Collective Unconscious, New York, NY
August 29, 1999
review by Donald Devet
Kevin Augustine tells the story of a dreamer, an idealistic young man who wants to do only one thing in this world– to be a “hero.”
A two hundred and fifty-foot tall pole dominates center stage. It supports the Big Top, circus lingo for main tent. And climbing the pole is the “hero” in appropriate yellow tights and flowing red cape. Up, up he shimmies to the very swaying top. Then the “hero” waves to the crowd, lets go of the pole and flies a la Superman (with the help of a few wires) to the safety of terra firma where he is greeted by appreciative cheers.
But all is not well under the Big Top. Thanks to the ownership by, and bottom line consciousness of large corporations, the romance of the circus is long gone. Once there was a guy cleaning up after the elephants, now he’s called a Defecation Engineer. Once there were heroes and hero worshipers, now, no one believes in heroes anymore. Heroes are relics of the past, a sideshow, nothing more than freaks.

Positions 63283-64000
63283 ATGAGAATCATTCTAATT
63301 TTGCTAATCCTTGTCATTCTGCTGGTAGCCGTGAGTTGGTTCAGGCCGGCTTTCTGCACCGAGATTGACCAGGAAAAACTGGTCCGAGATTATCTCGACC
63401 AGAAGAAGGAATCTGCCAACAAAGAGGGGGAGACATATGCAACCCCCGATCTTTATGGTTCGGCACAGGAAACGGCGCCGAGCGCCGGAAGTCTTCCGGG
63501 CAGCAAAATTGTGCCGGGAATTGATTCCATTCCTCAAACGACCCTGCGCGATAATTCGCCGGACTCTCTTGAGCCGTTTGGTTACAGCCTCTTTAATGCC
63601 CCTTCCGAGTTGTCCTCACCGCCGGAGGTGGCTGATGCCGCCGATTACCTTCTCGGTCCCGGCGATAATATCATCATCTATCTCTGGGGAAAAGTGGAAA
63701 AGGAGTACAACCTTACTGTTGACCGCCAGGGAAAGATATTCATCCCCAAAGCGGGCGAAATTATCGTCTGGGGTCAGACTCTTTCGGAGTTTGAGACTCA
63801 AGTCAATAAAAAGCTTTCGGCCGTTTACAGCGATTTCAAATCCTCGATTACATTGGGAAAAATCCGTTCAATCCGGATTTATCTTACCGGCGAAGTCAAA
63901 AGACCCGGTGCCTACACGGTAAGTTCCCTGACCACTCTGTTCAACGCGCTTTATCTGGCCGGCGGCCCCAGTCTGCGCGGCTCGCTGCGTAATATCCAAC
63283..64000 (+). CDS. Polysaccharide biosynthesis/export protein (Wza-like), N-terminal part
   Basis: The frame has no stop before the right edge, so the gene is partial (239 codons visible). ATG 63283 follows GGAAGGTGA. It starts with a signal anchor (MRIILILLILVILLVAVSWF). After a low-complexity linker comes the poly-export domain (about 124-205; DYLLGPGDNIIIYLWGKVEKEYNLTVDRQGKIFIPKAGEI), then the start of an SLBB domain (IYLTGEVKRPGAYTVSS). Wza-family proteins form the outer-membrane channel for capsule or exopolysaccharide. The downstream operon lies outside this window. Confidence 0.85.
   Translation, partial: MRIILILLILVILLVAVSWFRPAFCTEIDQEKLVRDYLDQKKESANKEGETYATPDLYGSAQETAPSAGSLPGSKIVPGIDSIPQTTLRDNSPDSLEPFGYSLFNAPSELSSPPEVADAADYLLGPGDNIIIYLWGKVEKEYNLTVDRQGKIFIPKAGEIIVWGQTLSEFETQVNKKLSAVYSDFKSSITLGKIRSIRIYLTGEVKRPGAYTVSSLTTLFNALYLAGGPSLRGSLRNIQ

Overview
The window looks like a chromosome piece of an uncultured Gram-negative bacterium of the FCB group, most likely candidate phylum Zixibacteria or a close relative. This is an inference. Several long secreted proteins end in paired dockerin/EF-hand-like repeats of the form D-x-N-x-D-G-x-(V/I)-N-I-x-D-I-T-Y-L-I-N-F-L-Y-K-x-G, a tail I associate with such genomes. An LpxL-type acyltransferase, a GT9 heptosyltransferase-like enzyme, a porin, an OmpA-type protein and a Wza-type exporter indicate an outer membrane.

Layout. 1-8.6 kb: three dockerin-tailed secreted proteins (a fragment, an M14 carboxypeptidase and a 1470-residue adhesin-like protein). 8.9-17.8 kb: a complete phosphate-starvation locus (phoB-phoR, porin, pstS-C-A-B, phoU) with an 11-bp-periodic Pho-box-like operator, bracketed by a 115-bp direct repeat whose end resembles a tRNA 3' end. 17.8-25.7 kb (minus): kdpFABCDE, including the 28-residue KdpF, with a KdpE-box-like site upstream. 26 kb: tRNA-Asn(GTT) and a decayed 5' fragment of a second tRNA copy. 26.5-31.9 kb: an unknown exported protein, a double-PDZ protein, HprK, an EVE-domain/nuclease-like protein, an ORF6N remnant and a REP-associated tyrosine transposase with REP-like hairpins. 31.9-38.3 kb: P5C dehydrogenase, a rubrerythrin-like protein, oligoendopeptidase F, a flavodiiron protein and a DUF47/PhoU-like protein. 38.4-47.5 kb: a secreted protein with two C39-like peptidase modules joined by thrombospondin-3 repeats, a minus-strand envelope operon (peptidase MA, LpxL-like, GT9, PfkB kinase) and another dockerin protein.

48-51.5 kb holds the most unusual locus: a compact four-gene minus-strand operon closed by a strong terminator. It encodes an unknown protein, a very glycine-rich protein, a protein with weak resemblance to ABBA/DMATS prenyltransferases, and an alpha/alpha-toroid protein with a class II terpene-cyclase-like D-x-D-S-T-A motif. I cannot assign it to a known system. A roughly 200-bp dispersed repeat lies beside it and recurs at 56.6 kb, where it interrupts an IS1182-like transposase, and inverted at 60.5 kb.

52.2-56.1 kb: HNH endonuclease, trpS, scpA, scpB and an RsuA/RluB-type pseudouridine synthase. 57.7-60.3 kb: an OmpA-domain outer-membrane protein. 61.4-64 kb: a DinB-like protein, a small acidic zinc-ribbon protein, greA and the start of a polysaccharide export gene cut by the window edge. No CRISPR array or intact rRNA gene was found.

This is the message Kevin Augustine of Philadelphia has cleverly crafted into his almost one-man show, “The Big Top Machine.” Assisted by two invisible puppeteers Kevin tells the story of a dreamer, an idealistic young man who wants to do only one thing in this world– to be a “hero.” He attempts to fulfill his dream under the Big Top.
Through a series of flashbacks, Kevin acts out the hero’s literal rise and fall. Kevin slips in and out of a variety of characters including a yellow wigged, broad-chested lion tamer, a down on his luck skid row bum, and a naive caped “hero.”
Kevin uses his puppets sparingly. A polyfoam ringmaster and a miniature version of the caped “hero” come to mind. But it’s Kevin’s fluid acting that dominates and drives the story toward its bittersweet end. Ridiculed by children and shunned by the circus, the “hero” can only find solace in a company of characters straight out of the 1932 “Freaks” film. At last the “hero” is with his own kind.
“Big Top Machine” is billed as a work-in-progress. Some scenes are too long and Kevin goes off on humorous tangents that only dilute the story rather than support it. But in spite of a few odd ramblings, this show has the potential to make us wish for an innocence we have lost forever.